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Decision tree for accurate infection timing in individuals newly diagnosed with HIV-1 infection



There is today no gold standard method to accurately define the time passed since infection at HIV diagnosis. Infection timing and incidence measurement is however essential to better monitor the dynamics of local epidemics and the effect of prevention initiatives.


Three methods for infection timing were evaluated using 237 serial samples from documented seroconversions and 566 cross sectional samples from newly diagnosed patients: identification of antibodies against the HIV p31 protein in INNO-LIA, SediaTM BED CEIA and SediaTM LAg-Avidity EIA. A multi-assay decision tree for infection timing was developed.


Clear differences in recency window between BED CEIA, LAg-Avidity EIA and p31 antibody presence were observed with a switch from recent to long term infection a median of 169.5, 108.0 and 64.5 days after collection of the pre-seroconversion sample respectively. BED showed high reliability for identification of long term infections while LAg-Avidity is highly accurate for identification of recent infections. Using BED as initial assay to identify the long term infections and LAg-Avidity as a confirmatory assay for those classified as recent infection by BED, explores the strengths of both while reduces the workload. The short recency window of p31 antibodies allows to discriminate very early from early infections based on this marker. BED recent infection results not confirmed by LAg-Avidity are considered to reflect a period more distant from the infection time. False recency predictions in this group can be minimized by elimination of patients with a CD4 count of less than 100 cells/mm3 or without no p31 antibodies. For 566 cross sectional sample the outcome of the decision tree confirmed the infection timing based on the results of all 3 markers but reduced the overall cost from 13.2 USD to 5.2 USD per sample.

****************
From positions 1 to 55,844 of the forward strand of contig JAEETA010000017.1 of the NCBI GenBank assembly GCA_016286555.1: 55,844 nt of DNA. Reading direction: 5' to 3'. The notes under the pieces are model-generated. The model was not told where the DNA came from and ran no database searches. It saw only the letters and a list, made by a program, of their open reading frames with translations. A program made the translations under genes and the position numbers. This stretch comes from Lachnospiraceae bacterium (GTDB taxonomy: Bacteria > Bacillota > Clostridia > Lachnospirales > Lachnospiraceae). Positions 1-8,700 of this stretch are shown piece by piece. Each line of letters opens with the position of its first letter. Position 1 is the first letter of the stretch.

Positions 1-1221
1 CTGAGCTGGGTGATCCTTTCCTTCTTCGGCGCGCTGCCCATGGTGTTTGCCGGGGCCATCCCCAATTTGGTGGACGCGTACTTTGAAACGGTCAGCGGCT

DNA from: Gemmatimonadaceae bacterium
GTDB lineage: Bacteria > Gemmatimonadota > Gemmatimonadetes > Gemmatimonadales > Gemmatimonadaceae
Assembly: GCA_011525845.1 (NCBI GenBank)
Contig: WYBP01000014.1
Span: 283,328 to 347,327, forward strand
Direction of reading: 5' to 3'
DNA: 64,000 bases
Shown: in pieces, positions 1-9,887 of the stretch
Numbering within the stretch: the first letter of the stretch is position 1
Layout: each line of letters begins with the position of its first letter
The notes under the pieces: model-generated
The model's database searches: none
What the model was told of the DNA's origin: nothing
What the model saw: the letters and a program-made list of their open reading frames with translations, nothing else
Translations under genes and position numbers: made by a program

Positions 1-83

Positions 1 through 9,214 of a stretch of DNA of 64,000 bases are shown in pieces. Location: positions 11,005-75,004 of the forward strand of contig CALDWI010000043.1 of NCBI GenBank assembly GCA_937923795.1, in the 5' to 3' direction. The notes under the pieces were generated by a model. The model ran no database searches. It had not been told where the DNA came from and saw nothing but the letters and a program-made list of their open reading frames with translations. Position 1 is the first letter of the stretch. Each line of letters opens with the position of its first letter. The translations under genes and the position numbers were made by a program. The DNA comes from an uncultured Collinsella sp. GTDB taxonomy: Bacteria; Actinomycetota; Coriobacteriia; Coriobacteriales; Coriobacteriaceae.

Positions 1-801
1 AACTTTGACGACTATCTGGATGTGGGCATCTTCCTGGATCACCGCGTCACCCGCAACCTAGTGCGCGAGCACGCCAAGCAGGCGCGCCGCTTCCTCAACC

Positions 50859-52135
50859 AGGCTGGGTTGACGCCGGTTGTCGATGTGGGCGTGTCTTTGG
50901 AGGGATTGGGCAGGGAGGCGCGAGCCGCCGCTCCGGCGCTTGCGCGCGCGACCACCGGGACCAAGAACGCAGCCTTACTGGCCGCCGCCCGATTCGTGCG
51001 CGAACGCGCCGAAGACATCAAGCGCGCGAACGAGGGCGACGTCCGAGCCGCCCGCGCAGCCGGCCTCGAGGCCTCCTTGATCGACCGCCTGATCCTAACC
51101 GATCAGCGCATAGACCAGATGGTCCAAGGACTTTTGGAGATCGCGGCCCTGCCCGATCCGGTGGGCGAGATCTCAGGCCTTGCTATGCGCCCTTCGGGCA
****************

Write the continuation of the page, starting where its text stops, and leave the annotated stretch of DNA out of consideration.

A step-wise multi assay decision tree allows accurate timing of the HIV infection at diagnosis at affordable effort and cost and can be an important new tool in studies analyzing the dynamics of local epidemics or the effects of prevention strategies.

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Measurement of HIV incidence is an essential instrument for reliable monitoring of the effect of preventive interventions like generalized treatment, early treatment, pre-exposure prophylaxis or vaccines. HIV surveillance in Western-European countries is mostly based on case reporting of new cases but defining the infection prevalence is less well suited for tracking trends in HIV transmission as it is prone to biases resulting from shifts in testing rates or changes in populations at risk. UNAIDS provides guidelines for incidence measurement [1] and many countries have programs for nationwide incidence measurement. Despite all these efforts, a gold standard method for the timing of an HIV infection at diagnosis is still missing. The only reliable way to classify an infection as recent is the demonstration of a seroconversion, but the seroconversion period is short and HIV diagnosis often delayed. Different approaches for HIV incidence measurement have been proposed, using either information from routine diagnostic assays [2], specialized assays [3,4,5] or mathematical models [6]. While all these models may be useful for incidence measurement in large populations, their value for the estimation of time of infection in individual patients is limited. Also, the multitude of approaches used for incidence measurement today hampers comparison of incidence rates between studies and countries.